Fuller’s characters tend to be antiheroes that are hard to sympathize with and Price’s Baron is no exception. Despite this, the film works because Price is such an affable bad guy that you can’t help rooting for him.

As good as Price is as the smooth-talking Baron, he wasn’t Fuller’s first choice for the role. The director originally wanted Fredric March for the part but he refused so Fuller approached Price after seeing him on stage in a Broadway play. The two shared cigars while Fuller explained the plot to Price, who jumped at the chance to star in the film.

After its release, critics praised Price’s appearance including The Los Angeles Times which said, “Vincent Price makes the Baron a brilliantly resourceful, fascinating fellow, and his adventures absorbing.” While the Baron isn’t one of the typical horror film rogues that Price would make popular in films such as House on Haunted Hill (1959), The Haunted Palace (1963) and The Masque of the Red Death (1964), fans of the “Master of Menace” should enjoy his animated performance. Its baroque touches recall his work in The House of the Seven Gables (1940) and Dragonwyck (1946) but The Baron of Arizona allows him to really flex his acting muscles as he seduces multiple women, cons numerous men and attempts to outwit an entire country.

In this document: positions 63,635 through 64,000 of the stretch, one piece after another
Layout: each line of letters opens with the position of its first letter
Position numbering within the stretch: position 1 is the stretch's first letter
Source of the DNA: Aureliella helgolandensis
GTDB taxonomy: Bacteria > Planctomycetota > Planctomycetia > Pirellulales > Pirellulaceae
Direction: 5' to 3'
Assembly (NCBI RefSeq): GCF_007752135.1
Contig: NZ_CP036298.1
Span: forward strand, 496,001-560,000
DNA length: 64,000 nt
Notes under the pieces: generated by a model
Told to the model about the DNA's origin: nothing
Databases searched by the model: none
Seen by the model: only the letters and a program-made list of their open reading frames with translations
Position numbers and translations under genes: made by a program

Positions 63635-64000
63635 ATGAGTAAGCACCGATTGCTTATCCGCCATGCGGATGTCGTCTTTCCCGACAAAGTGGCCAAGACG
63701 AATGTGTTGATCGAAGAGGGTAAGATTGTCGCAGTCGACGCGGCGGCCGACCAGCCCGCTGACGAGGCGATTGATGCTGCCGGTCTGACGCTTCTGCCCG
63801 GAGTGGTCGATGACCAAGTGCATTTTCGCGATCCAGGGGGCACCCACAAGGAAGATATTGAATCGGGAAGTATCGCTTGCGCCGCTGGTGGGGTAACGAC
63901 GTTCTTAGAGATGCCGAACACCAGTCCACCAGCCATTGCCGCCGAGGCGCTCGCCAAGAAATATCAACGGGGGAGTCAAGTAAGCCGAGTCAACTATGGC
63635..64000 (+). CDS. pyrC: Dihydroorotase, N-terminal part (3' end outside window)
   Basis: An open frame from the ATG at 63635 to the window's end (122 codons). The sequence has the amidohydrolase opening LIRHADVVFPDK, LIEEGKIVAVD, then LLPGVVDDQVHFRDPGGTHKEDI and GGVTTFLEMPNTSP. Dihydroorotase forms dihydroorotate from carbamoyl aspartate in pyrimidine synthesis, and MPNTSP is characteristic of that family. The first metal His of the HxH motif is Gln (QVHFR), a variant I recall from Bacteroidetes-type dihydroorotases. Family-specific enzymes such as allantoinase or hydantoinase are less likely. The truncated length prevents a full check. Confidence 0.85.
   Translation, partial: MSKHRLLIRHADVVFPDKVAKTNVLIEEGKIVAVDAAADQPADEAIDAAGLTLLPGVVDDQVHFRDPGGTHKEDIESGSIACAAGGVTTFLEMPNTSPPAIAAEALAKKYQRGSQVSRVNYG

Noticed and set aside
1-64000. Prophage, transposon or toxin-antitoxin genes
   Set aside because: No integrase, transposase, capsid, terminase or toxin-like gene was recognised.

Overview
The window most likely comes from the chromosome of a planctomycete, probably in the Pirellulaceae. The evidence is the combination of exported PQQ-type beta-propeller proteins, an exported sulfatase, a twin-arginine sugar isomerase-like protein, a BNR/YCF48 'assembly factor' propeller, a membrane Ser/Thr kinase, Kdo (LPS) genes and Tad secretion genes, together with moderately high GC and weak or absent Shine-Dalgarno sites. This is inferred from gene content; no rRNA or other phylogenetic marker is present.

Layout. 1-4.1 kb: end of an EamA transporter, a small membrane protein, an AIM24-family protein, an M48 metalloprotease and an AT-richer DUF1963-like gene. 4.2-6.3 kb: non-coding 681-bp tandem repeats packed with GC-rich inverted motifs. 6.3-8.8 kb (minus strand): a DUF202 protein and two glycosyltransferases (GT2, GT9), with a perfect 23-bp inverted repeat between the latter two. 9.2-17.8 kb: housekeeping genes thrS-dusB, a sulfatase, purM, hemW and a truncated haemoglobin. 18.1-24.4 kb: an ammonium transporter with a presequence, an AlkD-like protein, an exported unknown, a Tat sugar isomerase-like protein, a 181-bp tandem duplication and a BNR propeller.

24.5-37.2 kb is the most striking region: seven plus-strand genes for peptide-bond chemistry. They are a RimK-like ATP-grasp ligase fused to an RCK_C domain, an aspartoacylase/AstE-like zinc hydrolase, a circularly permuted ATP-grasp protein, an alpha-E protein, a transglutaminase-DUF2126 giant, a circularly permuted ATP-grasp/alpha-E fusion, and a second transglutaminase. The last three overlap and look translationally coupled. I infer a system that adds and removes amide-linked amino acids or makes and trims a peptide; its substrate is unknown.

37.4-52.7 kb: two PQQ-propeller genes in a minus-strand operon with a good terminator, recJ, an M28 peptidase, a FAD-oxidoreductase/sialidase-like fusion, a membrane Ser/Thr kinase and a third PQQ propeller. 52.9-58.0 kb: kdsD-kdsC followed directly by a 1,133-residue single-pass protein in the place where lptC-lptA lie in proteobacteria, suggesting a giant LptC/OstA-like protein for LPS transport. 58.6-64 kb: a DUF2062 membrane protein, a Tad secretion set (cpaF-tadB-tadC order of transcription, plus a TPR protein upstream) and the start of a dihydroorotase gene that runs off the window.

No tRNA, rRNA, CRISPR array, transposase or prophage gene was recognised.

The Baron of Arizona is currently streaming on FilmStruck along with many other Samuel Fuller films and it is available on DVD from Criterion as part of their Eclipse Series #5: The First Films of Samuel Fuller.

by Kimberly Lindbergs, originally written for FilmStruck/Criterion and published on December 22, 2016